Commemoration of World Refugee Day
The Representatives of UN High Commissioner for Refugees
The Director of ARESTA and other Refugee Organisations
Representatives of refugee organisations present here today
Ladies and gentlemen
Members of the media
Let me begin by expressing my appreciation for the opportunity to address this important gathering.
Welcome to this year's celebration of World Refugee Day.
This day honours the courage and determination of those who are forced to flee their homeland due to persecution or the breakdown of public order.
Today we remember and pay tribute to the more than 15 million refugees among the world's 42 million people uprooted by conflict and violence.
This is the largest category of vulnerable people in the world.
This gathering, commemorating World Refugee Day, also coincides with the 62nd anniversary of the establishment of the United Nations High Commissioner for Refugees (UNHCR).
UNHCR is mandated by the United Nations to protect refugees and help them find solutions to their plight.
The Department of Local Government, the UNHCR Office in South Africa, together with its implementing partners, stakeholders, the refugee community and the host community, come together today to commemorate this group of people who have been uprooted from their countries and have sought sanctuary in South Africa.
The 2013 World Refugee Day campaign reflects "a call to action", thus the themes of this year are "One Family Torn Apart by War is Too Many" and "Sisonke in Building Communities of Peace and Diversity".
It is a time for humanity to reflect and pledge itself by forging new paths towards harmony. In the world today there are too many factors that lead to discontent and divisiveness and not many factors that lead to peace and unity.
Effectively meeting the needs of refugees requires sound partnerships, particularly with the host community, municipalities and outreach initiatives.
As a developing middle income country, South Africa has become one of the largest recipients of individual asylum seekers in the World.
Our Country has one of the best refugee legislations that conform to international laws and standards.
Being a signatory to the 1951 Convention and through our Constitution, South Africa offers refugees the right to freedom of movement, the right to work and to access social services.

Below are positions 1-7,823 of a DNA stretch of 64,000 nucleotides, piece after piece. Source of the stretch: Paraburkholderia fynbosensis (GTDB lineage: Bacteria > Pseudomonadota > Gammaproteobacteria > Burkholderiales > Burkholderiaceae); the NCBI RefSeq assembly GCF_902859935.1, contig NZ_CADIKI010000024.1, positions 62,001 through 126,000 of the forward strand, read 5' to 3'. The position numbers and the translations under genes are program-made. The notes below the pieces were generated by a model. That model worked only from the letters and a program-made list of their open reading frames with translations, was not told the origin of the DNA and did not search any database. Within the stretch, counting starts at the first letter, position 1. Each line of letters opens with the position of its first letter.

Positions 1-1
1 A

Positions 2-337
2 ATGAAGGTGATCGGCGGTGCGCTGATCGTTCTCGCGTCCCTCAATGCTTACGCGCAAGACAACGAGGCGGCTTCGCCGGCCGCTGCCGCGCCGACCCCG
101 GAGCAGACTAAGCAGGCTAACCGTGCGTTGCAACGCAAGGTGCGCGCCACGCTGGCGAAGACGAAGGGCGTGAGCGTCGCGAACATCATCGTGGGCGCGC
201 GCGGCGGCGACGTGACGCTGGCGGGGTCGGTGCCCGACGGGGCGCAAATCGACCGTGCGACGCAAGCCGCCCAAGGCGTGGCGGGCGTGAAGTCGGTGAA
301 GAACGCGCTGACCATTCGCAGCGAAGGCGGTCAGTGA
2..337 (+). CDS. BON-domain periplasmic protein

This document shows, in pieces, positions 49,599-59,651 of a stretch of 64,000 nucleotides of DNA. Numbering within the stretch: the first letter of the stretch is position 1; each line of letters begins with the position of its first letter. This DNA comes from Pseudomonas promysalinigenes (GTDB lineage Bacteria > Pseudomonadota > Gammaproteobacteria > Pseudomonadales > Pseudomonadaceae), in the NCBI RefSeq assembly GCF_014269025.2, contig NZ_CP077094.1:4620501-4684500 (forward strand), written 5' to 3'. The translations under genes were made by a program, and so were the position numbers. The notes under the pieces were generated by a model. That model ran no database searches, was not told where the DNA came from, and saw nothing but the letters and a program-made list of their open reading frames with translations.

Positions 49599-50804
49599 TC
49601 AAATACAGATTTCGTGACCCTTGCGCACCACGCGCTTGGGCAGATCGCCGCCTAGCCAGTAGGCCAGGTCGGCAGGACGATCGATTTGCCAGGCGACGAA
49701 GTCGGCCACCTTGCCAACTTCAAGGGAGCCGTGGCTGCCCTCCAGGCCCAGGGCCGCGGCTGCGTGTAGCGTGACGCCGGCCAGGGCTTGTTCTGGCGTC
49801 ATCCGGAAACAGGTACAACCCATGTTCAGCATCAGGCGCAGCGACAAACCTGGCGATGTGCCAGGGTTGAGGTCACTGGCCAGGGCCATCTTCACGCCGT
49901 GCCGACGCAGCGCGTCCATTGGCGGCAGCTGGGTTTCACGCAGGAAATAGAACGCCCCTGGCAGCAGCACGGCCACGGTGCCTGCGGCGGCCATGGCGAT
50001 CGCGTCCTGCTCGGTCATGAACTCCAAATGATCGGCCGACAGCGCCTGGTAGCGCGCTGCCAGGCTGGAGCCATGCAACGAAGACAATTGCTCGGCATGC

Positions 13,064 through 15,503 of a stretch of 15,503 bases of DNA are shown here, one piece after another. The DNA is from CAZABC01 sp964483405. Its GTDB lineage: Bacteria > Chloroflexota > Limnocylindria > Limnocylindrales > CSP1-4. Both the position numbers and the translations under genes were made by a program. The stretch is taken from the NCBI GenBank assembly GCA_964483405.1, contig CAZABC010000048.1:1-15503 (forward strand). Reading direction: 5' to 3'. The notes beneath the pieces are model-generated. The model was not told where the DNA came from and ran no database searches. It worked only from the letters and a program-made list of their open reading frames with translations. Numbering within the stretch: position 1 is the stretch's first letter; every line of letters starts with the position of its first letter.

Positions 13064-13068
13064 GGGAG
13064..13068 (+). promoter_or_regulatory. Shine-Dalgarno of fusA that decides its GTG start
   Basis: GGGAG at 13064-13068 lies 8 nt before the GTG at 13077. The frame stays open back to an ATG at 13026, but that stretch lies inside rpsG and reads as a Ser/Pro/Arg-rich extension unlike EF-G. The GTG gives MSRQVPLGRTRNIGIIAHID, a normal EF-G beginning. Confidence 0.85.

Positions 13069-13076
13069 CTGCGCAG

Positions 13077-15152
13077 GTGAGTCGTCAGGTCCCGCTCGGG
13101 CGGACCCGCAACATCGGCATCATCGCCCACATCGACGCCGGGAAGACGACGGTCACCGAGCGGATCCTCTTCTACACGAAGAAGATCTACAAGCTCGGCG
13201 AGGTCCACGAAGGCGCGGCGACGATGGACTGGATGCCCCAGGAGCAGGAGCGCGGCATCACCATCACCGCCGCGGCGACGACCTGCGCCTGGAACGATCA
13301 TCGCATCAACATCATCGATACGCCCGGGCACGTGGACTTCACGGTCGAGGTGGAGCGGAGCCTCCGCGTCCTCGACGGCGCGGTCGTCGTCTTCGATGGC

It is our responsibility to help refugees meet their legitimate aspirations.
Having gone around and witnessed for myself the services being offered by ARESTA and the briefing I have been given about the work that many of you do towards social cohesion through refugee education, I would like to encourage all of you to keep on doing the good work.
With these thoughts in mind, it is a pleasure for us to launch this day the booklet entitled 'A useful guide for refugees' jointly produced by the Western Cape Local Government along with UNHCR.
This booklet aims to guide new asylum seekers and refugees with a reference guide to government departments and services available to them, such as South African Police Services, South African Social Security Services, Western Cape Department of Education, Health, Social Development and Community Safety, as well as the Department of Labour.
This is a basic guide and ideally, the guide will be used in combination with the assistance of relevant service providers in the Western Cape.
Today, on this World Refugee Day, help us help refugees to have hope for their future and to promote tolerance.
In closing, let me reiterate that protecting refugees is primarily the responsibility of the state. The Western Cape Government will work closely with UNHCR, ARESTA and other stakeholders to ensure that refugees, who legitimately seek protection from persecution in whatever form, will have their hopes, humanity and dignity restored.
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